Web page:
Zelda Sayre Fitzgerald , born Zelda Sayre in Montgomery, Alabama, was an American novelist and the wife of writer F. Scott Fitzgerald. She was an icon of the 1920s—dubbed by her husband "the first American Flapper"...

 was composed by Frank Wildhorn
Frank Wildhorn
Frank Wildhorn is an American composer known for both his musicals and popular songs. He is most known for his musical Jekyll & Hyde, which ran four years on Broadway, and for writing the #1 International Hit song "Where Do Broken Hearts Go?" for Whitney Houston.-Early years:Wildhorn was born in...

 entitled Waiting for the Moon
Waiting For The Moon (musical)
Waiting for the Moon: An American Love Story, formerly Zelda or Scott & Zelda: The Other Side Of Paradise, is a musical with music by Frank Wildhorn and lyrics by Jack Murphy. It is the second finished production the two have presented, having previously collaborated on The Civil War...

, formerly known as Zelda, followed by Scott & Zelda: The Other Side Of Paradise. The musical shows their lives from when they first met, through Fitzgerald's career, their lives together (the good and bad), to both of their deaths. The musical made its world premiere at the Lenape Regional Performing Arts Center in a production that ran from July 20, 2005 through July 31, 2005. It starred Broadway veteran actors Jarrod Emick
Jarrod Emick
Jarrod Emick is an American musical theatre actor best known for his performance as Joe Hardy in Damn Yankees.-Biography:...

 as Fitzgerald and Lauren Kennedy
Lauren Kennedy
Lauren Kennedy is an actress and a singer who has performed numerous times on Broadway. She most recently starred in the Off-Broadway show Good Ol' Girls at the Black Box Theatre during the 2009-2010 season...

 as Zelda.

The Japanese Takarazuka Revue
Takarazuka Revue
The Takarazuka Revue is a Japanese all-female musical theater troupe based in Takarazuka, Hyōgo Prefecture, Japan. Women play all roles in lavish, Broadway-style productions of Western-style musicals, and sometimes stories adapted from shōjo manga and Japanese folktales. The troupe takes its name...

 has also created a musical adaptation of Fitzgerald's life. Entitled The Last Party: S. Fitzgerald's Last Day, it was produced in 2004 and 2006. Yuhi Oozora and Yūga Yamato
Yuga Yamato
is a former top star for Cosmos Troupe of Takarazuka Revue. She joined the company in 1995 and became the top star in February 2007 upon the resignation of Kei Takashiro, which made her the first otokoyaku to be top in her class...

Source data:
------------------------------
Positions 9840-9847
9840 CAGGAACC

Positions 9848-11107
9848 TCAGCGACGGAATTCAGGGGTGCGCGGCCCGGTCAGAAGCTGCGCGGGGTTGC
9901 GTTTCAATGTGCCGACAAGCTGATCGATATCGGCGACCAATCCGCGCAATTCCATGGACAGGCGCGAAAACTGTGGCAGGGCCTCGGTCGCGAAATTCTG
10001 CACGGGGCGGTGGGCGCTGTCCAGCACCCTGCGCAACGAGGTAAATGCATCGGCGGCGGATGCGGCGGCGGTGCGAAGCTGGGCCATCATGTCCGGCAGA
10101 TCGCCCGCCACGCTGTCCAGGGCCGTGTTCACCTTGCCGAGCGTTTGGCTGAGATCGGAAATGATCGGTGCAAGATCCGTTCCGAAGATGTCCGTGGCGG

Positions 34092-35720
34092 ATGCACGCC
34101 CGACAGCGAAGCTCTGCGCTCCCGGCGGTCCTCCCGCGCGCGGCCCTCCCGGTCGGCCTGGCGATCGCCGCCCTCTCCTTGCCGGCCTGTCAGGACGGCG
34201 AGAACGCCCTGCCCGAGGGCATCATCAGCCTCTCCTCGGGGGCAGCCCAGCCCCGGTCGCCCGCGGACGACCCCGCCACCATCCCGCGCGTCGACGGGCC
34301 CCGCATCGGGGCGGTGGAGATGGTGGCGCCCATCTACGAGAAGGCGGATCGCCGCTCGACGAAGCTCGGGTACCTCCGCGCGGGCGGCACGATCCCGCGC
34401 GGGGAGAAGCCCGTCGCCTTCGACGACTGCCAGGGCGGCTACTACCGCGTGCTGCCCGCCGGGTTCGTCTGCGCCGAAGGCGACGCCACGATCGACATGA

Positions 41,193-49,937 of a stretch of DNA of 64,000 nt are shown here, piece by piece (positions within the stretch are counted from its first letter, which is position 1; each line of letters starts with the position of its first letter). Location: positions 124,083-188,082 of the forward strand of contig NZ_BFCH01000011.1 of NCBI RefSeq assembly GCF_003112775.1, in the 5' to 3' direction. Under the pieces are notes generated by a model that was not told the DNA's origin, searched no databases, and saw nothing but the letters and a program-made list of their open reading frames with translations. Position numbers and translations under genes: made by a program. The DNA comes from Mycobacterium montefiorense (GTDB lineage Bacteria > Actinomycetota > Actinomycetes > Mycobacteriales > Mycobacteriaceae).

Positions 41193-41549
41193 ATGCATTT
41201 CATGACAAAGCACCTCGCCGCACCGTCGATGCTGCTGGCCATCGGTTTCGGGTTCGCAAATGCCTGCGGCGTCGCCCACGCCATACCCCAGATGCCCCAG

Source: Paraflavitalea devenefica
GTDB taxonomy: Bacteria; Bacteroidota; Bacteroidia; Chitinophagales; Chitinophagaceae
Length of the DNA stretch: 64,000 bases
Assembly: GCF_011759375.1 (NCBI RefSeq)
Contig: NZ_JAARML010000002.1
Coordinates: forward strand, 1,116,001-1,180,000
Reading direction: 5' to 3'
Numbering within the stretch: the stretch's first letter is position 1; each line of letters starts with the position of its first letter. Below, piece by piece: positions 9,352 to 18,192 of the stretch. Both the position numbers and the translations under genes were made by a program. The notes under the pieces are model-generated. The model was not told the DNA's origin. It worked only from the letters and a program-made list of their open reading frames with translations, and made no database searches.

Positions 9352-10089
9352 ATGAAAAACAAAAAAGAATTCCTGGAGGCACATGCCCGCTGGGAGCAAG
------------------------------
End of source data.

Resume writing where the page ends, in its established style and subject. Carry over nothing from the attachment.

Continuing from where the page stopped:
starred as Fitzgerald, while Zelda was played by Kanami Ayano
Kanami Ayano
Kanami Ayano is a former top star for Moon Troupe of Takarazuka Revue. She joined the revue company in 1997 and became the top star along with Jun Sena, a former troupe mate from Flower Troupe...

 and Rui Shijou.

Fitzgerald was portrayed by the actor Malcolm Gets
Malcolm Gets
Hugh Malcolm Gerard Gets is an American actor. He is best known for his role as Richard in the American television sitcom Caroline in the City. Gets is also a dancer, singer, composer, classically trained pianist, vocal director, and choreographer. He has a small part in the film adaptation of...

 in the 1994 film Mrs. Parker and the Vicious Circle
Mrs. Parker and the Vicious Circle
Mrs. Parker and the Vicious Circle is a 1994 film scripted by writer/director Alan Rudolph and former Washington Star reporter Randy Sue Coburn...

. Others include the TV movies Zelda (1993, with Timothy Hutton
Timothy Hutton
Timothy Tarquin Hutton is an American actor. He is the youngest actor to win the Academy Award for Best Supporting Actor, which he won at the age of 20 for his performance as Conrad Jarrett in Ordinary People . He currently stars as Nathan "Nate" Ford on the TNT series Leverage.-Early life:Timothy...

), F. Scott Fitzgerald in Hollywood (1976, with Jason Miller
Jason Miller (playwright)
Jason Miller was an American actor and playwright. He received the 1973 Pulitzer Prize for Drama for his play That Championship Season, and was widely recognized for his role as Father Damien Karras in the 1973 horror film The Exorcist...

), and F. Scott Fitzgerald and 'The Last of the Belles (1974, with Richard Chamberlain
Richard Chamberlain
George Richard Chamberlain is an American actor of stage and screen who became a teen idol in the title role of the television show Dr. Kildare .-Early life:...

).

A film based on Fitzgerald and Zelda's relationship called "The Beautiful and the Damned" (not an adaptation of the novel of the same name) was announced for a 2011 release by director John Curran.

The last years of Fitzgerald and his affair with Sheilah Graham, the Hollywood gossip columnist, was the theme of the movie Beloved Infidel (1959). The film depicts Fitzgerald (played by Gregory Peck
Gregory Peck
Eldred Gregory Peck was an American actor.One of 20th Century Fox's most popular film stars from the 1940s to the 1960s, Peck continued to play important roles well into the 1980s. His notable performances include that of Atticus Finch in the 1962 film To Kill a Mockingbird, for which he won an...

) during his final years as a Hollywood scenarist and his relationship with Ms. Graham (played by Deborah Kerr
Deborah Kerr
Deborah Kerr, CBE was a Scottish film and television actress from Glasgow. She won the Sarah Siddons Award for her Chicago performance as Laura Reynolds in Tea and Sympathy, a role which she originated on Broadway, a Golden Globe Award for the motion picture The King and I, and was a three-time...